Mercedes Formula 1 team always 'at the edge' with reliability

The Mercedes Formula 1 team says its engine will always be pushed to the limit of reliability, even as rules on power unit use become more restrictive in 2018

Mercedes Formula 1 team always 'at the edge' with reliability

Mercedes produced the most reliable engine in F1 in 2017, with world champion Lewis Hamilton the only Mercedes-powered driver to collect engine grid penalties - and even then only due to a tactical component swap after he crashed out of qualifying in Brazil.

Williams rookie Lance Stroll was forced to revert to an old unit after a failure in practice at the same race, and Valtteri Bottas had to revert to an old engine that failed in Spain, but otherwise there were no major reliability concerns for the Mercedes-engined cars.

F1's 2018 rules will further restrict engine use, by reducing each driver's legal engine limit from four to three for the season.

Drivers will each only get three MGU-Hs and three turbos to use. Use of MGU-Ks, Control Electronics and Energy Stores will be limited to just two per driver over 21 races.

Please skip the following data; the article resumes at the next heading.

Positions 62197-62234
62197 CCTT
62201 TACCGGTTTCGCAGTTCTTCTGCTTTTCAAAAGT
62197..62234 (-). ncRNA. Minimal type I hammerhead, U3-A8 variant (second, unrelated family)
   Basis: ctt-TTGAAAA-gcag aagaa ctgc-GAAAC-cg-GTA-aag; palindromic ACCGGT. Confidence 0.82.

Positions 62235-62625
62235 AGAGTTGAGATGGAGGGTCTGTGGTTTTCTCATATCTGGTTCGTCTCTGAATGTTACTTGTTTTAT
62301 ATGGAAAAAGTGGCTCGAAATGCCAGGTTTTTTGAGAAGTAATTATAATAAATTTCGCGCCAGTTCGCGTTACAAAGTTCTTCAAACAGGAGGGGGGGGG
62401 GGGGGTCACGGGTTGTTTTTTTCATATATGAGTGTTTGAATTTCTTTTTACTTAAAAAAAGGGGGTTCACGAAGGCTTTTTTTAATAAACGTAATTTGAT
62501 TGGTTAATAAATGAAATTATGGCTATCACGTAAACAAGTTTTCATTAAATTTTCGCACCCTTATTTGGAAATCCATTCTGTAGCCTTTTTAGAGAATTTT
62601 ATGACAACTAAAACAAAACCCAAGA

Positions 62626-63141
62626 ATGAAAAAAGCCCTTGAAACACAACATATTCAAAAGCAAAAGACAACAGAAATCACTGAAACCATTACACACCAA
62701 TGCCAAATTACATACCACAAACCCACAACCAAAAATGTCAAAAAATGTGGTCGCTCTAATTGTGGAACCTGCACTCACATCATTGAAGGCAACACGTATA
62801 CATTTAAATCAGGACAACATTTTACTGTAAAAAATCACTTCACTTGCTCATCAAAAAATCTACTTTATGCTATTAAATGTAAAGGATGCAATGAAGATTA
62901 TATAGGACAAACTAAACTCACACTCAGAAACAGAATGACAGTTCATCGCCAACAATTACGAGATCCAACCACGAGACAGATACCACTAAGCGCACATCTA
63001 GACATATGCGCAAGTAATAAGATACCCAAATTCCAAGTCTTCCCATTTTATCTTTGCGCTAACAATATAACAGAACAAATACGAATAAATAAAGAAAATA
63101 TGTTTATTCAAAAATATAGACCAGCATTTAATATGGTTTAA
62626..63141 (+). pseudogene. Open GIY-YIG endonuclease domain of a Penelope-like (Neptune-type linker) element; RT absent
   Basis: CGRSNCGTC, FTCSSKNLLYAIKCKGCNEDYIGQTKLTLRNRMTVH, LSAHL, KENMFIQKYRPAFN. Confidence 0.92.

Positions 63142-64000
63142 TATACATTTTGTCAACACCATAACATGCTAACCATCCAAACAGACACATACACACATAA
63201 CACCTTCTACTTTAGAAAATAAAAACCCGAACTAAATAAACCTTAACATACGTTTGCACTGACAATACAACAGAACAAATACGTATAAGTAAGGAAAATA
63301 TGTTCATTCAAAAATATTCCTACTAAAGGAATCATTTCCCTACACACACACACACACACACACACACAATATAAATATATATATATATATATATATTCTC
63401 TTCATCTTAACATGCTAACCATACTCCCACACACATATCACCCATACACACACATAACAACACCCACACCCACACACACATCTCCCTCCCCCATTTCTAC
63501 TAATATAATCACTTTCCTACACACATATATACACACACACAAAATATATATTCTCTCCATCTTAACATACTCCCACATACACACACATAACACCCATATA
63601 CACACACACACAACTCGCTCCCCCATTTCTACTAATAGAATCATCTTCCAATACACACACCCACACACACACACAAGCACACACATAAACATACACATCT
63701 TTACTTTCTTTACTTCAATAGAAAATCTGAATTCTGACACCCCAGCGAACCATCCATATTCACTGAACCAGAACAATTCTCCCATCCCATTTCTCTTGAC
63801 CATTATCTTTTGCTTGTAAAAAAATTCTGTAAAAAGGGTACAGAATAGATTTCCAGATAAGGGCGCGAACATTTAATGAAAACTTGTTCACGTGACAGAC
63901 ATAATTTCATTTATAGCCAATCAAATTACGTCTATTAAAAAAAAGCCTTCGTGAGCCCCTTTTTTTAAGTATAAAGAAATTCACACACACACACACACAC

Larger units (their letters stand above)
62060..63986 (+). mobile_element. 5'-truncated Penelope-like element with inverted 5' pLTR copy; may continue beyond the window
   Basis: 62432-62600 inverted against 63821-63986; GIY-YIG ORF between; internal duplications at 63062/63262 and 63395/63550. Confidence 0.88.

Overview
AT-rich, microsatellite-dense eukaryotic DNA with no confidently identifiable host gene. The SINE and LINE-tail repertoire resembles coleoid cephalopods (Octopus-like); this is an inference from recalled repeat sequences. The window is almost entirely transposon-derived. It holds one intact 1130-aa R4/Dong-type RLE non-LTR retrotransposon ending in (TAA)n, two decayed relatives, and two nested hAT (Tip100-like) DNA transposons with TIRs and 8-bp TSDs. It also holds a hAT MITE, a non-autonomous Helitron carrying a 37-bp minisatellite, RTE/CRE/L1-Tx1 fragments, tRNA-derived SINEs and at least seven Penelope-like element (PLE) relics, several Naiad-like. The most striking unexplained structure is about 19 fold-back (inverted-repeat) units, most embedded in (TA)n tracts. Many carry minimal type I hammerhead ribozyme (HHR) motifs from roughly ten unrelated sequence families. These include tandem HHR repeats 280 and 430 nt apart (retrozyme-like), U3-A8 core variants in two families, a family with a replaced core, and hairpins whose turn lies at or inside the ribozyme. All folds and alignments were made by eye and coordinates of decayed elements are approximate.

Mercedes engine chief engineer Phil Prew told Autosport his team would still push its 2018 power unit to the edge of reliability limits, because simply turning down the engine to meet the new proscriptions is "not going to win us championships".

"To be honest, we'll always be at the edge because you will always want to push the performance up to the durability of the power unit," he said.

"It's easy to turn down a power unit and find reliability - we don't want that, that's not going to win us championships.

"So we will be busy understanding our current limitations, understanding how we can continue to get more mileage out of the engines, more mileage out of the electrical hybrid systems, so that we can get through next year's championship with the proscribed number of units, not have any penalties on the track, and deliver the level of performance we all know the engine is capable of."

Mercedes made substantial revisions to its F1 engine for 2017, particularly to the hybrid components.